LOUISVILLE, Ky. -- It's not the business of horse racing or life to reward traditional virtues, but when they do the world somehow seems a far better place. And so when Orb rolled around the second turn Saturday, advancing from 17th to fifth and making up eight lengths on the leaders, many in the throng at Churchill Downs sensed something very special was about to happen: that generations of patience and decades of adhering to the sport's time-honored priorities were about to be rewarded and that those moments of frustration still lingering in memory and history were about to be dispelled with a victory in the 139th Kentucky Derby.
"A day like today might have cost me one Kentucky Derby," Orb's trainer, Shug McGaughey, said later, referring to Easy Goer's loss to Sunday Silence on a muddy track in 1989. "Maybe it turned around and helped us today."
A 62-year-old native of Lexington, Ky., McGaughey is among the sport's most respected and honored horsemen, a member of the Hall of Fame. He has trained nine champions, including the great Personal Ensign, who retired undefeated in 1988 after winning the Breeders' Cup Distaff, her 13th victory. But until Saturday, he never had won a Kentucky Derby.
A trainer for 34 years, McGaughey had saddled only six horses in the Derby. Instead of pushing young horses to develop their talents, he always chose to wait on them, let them develop in their own time.
He said he couldn't have imagined in January that he would be here, at Churchill Downs, on the first Saturday in May with Orb, a colt whose talent seemed overwhelmed by immaturity. And even as Orb began to mature and develop and figure the game out, even when he won the Fountain of Youth Stakes at Gulfstream Park, McGaughey insisted that he wouldn't bring the colt to the Derby. Orb, the trainer said, would have to bring him. And, of course, Orb did exactly that by winning the Florida Derby.
And the owners of Orb, Stuart Janney and Ogden Mills Phipps, never pressured their trainer to get a promising colt to the Derby. They never "interfered," as McGaughey put it, with a somewhat sheepish grin. Instead they shared that traditional value of patience, and like their trainer they respected their horses enough to let them develop in their own time. The Janneys have owned and bred horses for decades, but have had only one Derby starter, Private Terms, who ran ninth in 1988. And before Saturday, Phipps' only starter in the Kentucky Derby was Awe Inspiring, who ran third to Sunday Silence.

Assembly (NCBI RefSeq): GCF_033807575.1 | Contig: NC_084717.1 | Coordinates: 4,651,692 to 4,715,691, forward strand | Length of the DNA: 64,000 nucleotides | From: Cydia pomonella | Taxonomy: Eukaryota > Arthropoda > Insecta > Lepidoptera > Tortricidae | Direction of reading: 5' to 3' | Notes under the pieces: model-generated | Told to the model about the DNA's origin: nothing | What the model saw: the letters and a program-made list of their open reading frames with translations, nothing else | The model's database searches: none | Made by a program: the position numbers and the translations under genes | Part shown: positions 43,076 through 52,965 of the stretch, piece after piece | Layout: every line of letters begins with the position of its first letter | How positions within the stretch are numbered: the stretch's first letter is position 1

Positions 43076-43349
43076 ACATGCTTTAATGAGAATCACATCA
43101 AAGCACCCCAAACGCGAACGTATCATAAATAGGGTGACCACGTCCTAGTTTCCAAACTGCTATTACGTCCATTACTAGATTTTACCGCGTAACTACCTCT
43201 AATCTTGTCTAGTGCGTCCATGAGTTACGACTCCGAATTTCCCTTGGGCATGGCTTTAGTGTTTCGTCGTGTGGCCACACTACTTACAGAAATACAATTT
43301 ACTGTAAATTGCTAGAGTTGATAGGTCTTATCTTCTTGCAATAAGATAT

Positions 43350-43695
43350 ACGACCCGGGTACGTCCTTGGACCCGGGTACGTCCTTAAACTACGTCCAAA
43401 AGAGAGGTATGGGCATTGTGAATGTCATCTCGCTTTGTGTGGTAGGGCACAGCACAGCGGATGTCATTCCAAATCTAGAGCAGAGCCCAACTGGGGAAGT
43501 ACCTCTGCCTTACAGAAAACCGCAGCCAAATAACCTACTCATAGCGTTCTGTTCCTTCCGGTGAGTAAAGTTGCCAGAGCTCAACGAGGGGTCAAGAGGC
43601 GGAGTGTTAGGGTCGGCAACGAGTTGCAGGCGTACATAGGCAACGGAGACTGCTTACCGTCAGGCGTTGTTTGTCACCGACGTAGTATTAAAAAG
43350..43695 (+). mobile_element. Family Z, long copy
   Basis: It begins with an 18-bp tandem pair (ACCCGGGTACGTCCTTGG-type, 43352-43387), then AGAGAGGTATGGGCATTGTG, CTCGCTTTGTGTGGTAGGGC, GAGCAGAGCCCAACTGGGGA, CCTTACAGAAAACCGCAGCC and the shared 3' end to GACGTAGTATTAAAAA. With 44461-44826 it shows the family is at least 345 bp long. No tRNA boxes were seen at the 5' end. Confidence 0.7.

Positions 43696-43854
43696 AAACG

Phipps, the chairman of The Jockey Club, is the son of Ogden Phipps, who owned Easy Goer and almost owned Secretariat, who famously and spectacularly swept the 1973 Triple Crown. As part of a foal-sharing agreement with Penny Chenery of Meadow Stud, Phipps lost Secretariat in a coin flip. (Actually he won the flip, leaving an unborn foal by Bold Ruler to Chenery). He lost, in other words, the greatest horse of the modern era by a turn of a coin, and so there was reason, if anybody in pondering such things would surrender to the possibility of fate, to think that the Derby just wasn't meant to be for some people, no matter how much they might seemingly deserve such a victory.
Wed to the sport's traditional values, McGaughey and his owners perhaps seemed long shots to ever win the sport's most famous race. And then there was Orb, whose fifth consecutive victory enabled the sport to reward its acolytes that remain faithful to its values.
This Derby also rewarded Joel Rosario, the hottest jockey in the country who got the mount on Orb when John Velazquez chose instead to ride Verrazano, who finished 14th Saturday. The Derby confirmed Rosario as the nation's top jockey, moving him atop the national standings, with his mounts having earned more than $7.3 million this year.
And so Saturday afternoon, after hours of rain and anxiety, about the time Orb surged to the front in the 139th Kentucky Derby, a calm descended on Churchill Downs, and for that singular moment, for those who follow and love horse racing, the world seemed a better place.